Project activity during this holiday period has really slowed to an extra-dull crawl, but once in a while an urgent task comes up. Like saving a mangled street puppy.
Early last week I visited Lam Rim Temple to oversee transfer of the teaching throne to the Mongolian Institute of Buddhist Arts where it will be painted, as well as make preparations for weekly teaching that will start January 11. In the temple courtyard, one usually finds a big, very shy, yellow mommy-type dog. But on this day, further in, I spied a puppy of the classic Mongolian ‘four-eyed’ dawg variety (so-called because of their cinnamon-on-black eyebrows), who hobbled right over on three legs to see about some lovin’. I doled out the love, of course, and inspected the favored leg.
Little miss (it’s always the female dogs that are abandoned) had suffered some kind of trauma to her leg just above the paw so severe that the paw itself had been wrenched 180 degrees; the bone must have been shattered all the way through. The lower leg was swollen and there were open abrasions; it smelled faintly of decay. I’m no vet, but I suspect the frigid weather actually helped the wound and limited infection. Not for the squeamish, but here’s what she was dealing with (you actually can't quite see all the damage here, but you get the idea):
The dilemma for me, like with Padma, was that I just couldn’t take her right then. I checked with the resident lamas who said she’d just wandered in the day before, and they were feeding her. I thought she’d be OK overnight and I’d get her the next day. Dopey Konchog, however, forgot about the Christmas holiday and the fact that our vet is a Christian missionary (the very best kind; I honestly can’t say enough good things about her). Sure enough, the clinic was closed through the weekend.
Like the sap I am, I couldn’t stop thinking about the poor thing, and as soon as I could get out today I returned to Lam Rim. There she was, smartly curled up in the sunshine outside the kitchen door. I bundled her up in a blanket, and off we trouped to the V-E-T.
When we arrived, I heard one dog inside piteously crying and whining. Concerned, I asked what was wrong, and was told, “Oh, she’s just in for a bath.” My little charge and I shared a look and chuckled. I mean, she’s one of those “there but for the grace of karma go I” cases, abandoned as a puppy on Ulaanbaatar’s winter streets, having to fend for herself with a potentially life-threatening injury. And did she utter a single yip, even tremble? No she did not. Just as unfussed as Padma. In fact, with all the new and strange things happening to her, including being posed for photos, her main thought was to give her guardian monk puppy kisses (which is maybe how she got in this karmic jam to begin with, but that’s another story...):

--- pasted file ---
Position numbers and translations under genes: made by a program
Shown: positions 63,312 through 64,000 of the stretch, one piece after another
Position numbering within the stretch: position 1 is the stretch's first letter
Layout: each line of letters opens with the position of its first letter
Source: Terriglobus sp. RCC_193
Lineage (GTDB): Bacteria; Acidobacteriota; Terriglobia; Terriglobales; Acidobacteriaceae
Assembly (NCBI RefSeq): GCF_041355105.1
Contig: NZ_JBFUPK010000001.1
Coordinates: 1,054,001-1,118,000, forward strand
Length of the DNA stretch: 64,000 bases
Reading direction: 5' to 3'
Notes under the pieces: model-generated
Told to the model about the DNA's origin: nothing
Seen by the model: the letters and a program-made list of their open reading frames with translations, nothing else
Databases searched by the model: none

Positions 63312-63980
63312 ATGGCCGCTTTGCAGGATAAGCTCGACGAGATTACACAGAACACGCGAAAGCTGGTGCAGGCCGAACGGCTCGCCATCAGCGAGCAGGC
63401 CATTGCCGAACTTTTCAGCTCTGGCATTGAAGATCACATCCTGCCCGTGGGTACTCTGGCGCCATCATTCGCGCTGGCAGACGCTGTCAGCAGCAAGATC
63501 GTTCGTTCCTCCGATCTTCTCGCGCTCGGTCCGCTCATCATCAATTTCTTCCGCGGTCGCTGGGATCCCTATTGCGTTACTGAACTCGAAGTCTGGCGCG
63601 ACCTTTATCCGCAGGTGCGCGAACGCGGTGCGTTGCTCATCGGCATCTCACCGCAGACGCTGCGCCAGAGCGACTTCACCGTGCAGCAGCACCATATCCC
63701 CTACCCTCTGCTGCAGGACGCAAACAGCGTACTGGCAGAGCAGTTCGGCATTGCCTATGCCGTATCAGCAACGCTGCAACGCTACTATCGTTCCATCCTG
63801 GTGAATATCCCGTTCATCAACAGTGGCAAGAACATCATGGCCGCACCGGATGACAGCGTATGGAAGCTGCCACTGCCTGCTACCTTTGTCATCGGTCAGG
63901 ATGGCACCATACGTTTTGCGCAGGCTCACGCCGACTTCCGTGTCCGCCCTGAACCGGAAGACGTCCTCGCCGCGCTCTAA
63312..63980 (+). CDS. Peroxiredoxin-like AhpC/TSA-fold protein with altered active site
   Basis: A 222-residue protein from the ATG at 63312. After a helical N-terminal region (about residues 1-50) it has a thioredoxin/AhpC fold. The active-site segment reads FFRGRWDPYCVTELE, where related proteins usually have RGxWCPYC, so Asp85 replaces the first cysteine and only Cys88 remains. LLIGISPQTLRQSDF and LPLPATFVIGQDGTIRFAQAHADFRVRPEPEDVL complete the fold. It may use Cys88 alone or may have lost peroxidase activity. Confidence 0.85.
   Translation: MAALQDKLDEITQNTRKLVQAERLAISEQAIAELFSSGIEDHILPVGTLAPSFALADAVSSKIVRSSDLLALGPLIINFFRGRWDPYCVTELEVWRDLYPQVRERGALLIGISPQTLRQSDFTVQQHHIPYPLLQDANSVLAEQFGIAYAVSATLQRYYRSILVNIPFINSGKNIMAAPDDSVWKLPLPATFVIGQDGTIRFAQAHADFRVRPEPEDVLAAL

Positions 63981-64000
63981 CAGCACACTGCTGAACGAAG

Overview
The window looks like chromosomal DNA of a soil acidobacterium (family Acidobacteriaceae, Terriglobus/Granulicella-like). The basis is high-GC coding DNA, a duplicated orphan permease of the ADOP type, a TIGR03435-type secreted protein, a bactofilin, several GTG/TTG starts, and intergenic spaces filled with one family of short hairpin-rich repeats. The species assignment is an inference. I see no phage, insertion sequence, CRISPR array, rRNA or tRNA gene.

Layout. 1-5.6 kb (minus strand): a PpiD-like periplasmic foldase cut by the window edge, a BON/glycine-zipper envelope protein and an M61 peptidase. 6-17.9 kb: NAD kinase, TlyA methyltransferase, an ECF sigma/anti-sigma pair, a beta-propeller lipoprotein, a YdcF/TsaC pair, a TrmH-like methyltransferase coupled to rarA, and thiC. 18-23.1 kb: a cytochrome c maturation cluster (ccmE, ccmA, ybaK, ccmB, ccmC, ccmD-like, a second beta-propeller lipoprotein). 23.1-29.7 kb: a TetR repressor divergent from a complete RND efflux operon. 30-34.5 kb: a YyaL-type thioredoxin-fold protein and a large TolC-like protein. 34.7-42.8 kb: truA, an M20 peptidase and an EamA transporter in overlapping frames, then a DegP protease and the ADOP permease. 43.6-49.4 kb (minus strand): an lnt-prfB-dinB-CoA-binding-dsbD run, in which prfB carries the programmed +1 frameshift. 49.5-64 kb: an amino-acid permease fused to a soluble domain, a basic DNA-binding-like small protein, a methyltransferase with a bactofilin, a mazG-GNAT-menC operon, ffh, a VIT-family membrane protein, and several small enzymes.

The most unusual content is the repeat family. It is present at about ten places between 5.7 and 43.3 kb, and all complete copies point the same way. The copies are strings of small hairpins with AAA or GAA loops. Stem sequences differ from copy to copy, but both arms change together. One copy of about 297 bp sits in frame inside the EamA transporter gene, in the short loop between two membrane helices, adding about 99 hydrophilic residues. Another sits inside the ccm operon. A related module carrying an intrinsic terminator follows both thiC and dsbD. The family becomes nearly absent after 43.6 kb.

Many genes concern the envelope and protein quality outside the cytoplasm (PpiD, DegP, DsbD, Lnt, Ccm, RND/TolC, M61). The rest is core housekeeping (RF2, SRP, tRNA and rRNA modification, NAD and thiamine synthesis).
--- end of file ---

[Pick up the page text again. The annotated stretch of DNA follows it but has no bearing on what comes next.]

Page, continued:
So after vet Boloroo had a good look under her hood – all healthy, not even a fever – in consultation with Dr. Karen, we decided she was good to go for a full tune-up tomorrow. That means she will have to have her lower leg amputated. She’ll also get spayed, she’ll be de-wormed and get all her puppy shots, and she’ll get a big ol' warm bath, with blow-dry, of course, maybe even highlights.
“Wow, are they doing all that for free?” Um...glad you asked! In a word, no.
An American friend emailed me earlier, saying she wanted to make a donation for animal-related stuff we do, but I don’t want to ask her to foot the whole bill. With the food I’ll have to buy while she recuperates at my place (cats are going to be oh-so-thrilled), it’ll be around $300. Not bad, considering. So if you’re inspired to use the 20 bucks grandma stuffed into your Christmas card in a virtuous way, just click the Magic PayPal Garuda below, and please write “Mongolian Puppy Repairs” in the comment box, so we can track it properly. I'll drop in an update when we reach our goal. And, truly, bless you.
UPDATE: Once again, I'm overwhelmed by your unstinting generosity, and concern when it comes to these little critters. We made our goal, and then some. According to the Buddha, such compassion will pay big dividends in future lives. But we don't do it for that reason! We do it because we must, right? As the Dalai Lama says, "If you can help others, do so. If you can't, at least don't harm them." Thank you, thank you. Surgery starts in an hour. Send good vibes! If you were going to give, consider your local shelter; I'm sure in these times, they really need it.
After li’l superpuppy regains her strength, I’ll return her to Lam Rim. It’s a great place and I know she’ll be such a happy temple dog.
Feeling pleased with the day’s work, and considering the fact that it never got above 0F (-18C) while I was running around, I decided to reward myself with a hot mugga at the newly-opened Coffee Empire:
Frankly, if a horde arrived at my fortifications under the heart logo banner of hyper-caffeination and gooey goodies, I think I would submit to their rule without a fight. Unfortunately, it doesn’t appear this empire’s destined to last quite as long as Chingghis’ mighty domain. The pleasure I was deriving from the fascinating history of Buddhism in China I’m reading was starkly offset by a latte that could only be described, out of kindness, as appalling.
So I escaped the empire and hightailed it to my aerie, pausing just briefly to capture this bit of weirdness, a pair of Mongolian street reporters interviewing an elegant older couple...in Santa costumes. Yes, Miss Santa is passing a cell phone to the other; urgent call from Prancer, maybe: